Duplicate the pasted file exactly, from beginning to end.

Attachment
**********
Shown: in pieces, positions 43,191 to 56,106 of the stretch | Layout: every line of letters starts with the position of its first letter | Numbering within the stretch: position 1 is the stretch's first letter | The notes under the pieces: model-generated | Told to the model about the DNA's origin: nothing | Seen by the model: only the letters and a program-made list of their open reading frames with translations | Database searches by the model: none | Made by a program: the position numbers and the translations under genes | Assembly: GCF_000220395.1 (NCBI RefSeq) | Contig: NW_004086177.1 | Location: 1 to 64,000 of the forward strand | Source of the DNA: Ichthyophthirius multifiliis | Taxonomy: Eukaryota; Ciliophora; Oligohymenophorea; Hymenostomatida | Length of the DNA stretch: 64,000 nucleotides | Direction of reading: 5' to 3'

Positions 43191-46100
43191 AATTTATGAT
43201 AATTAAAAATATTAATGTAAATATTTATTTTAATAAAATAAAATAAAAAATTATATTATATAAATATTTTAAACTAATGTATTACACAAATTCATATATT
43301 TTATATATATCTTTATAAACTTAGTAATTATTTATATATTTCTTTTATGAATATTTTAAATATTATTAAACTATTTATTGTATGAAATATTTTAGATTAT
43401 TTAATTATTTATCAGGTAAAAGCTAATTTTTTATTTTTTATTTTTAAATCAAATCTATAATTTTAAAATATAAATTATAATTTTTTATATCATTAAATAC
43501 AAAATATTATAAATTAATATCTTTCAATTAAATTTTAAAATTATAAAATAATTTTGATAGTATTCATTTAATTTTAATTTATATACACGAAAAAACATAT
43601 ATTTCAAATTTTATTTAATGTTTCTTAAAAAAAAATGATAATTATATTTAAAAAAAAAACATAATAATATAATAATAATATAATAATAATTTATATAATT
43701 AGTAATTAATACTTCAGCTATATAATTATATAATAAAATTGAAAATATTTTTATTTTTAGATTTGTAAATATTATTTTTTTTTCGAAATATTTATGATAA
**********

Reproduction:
Shown: in pieces, positions 43,191 to 56,106 of the stretch | Layout: every line of letters starts with the position of its first letter | Numbering within the stretch: position 1 is the stretch's first letter | The notes under the pieces: model-generated | Told to the model about the DNA's origin: nothing | Seen by the model: only the letters and a program-made list of their open reading frames with translations | Database searches by the model: none | Made by a program: the position numbers and the translations under genes | Assembly: GCF_000220395.1 (NCBI RefSeq) | Contig: NW_004086177.1 | Location: 1 to 64,000 of the forward strand | Source of the DNA: Ichthyophthirius multifiliis | Taxonomy: Eukaryota; Ciliophora; Oligohymenophorea; Hymenostomatida | Length of the DNA stretch: 64,000 nucleotides | Direction of reading: 5' to 3'

Positions 43191-46100
43191 AATTTATGAT
43201 AATTAAAAATATTAATGTAAATATTTATTTTAATAAAATAAAATAAAAAATTATATTATATAAATATTTTAAACTAATGTATTACACAAATTCATATATT
43301 TTATATATATCTTTATAAACTTAGTAATTATTTATATATTTCTTTTATGAATATTTTAAATATTATTAAACTATTTATTGTATGAAATATTTTAGATTAT
43401 TTAATTATTTATCAGGTAAAAGCTAATTTTTTATTTTTTATTTTTAAATCAAATCTATAATTTTAAAATATAAATTATAATTTTTTATATCATTAAATAC
43501 AAAATATTATAAATTAATATCTTTCAATTAAATTTTAAAATTATAAAATAATTTTGATAGTATTCATTTAATTTTAATTTATATACACGAAAAAACATAT
43601 ATTTCAAATTTTATTTAATGTTTCTTAAAAAAAAATGATAATTATATTTAAAAAAAAAACATAATAATATAATAATAATATAATAATAATTTATATAATT
43701 AGTAATTAATACTTCAGCTATATAATTATATAATAAAATTGAAAATATTTTTATTTTTAGATTTGTAAATATTATTTTTTTTTCGAAATATTTATGATAA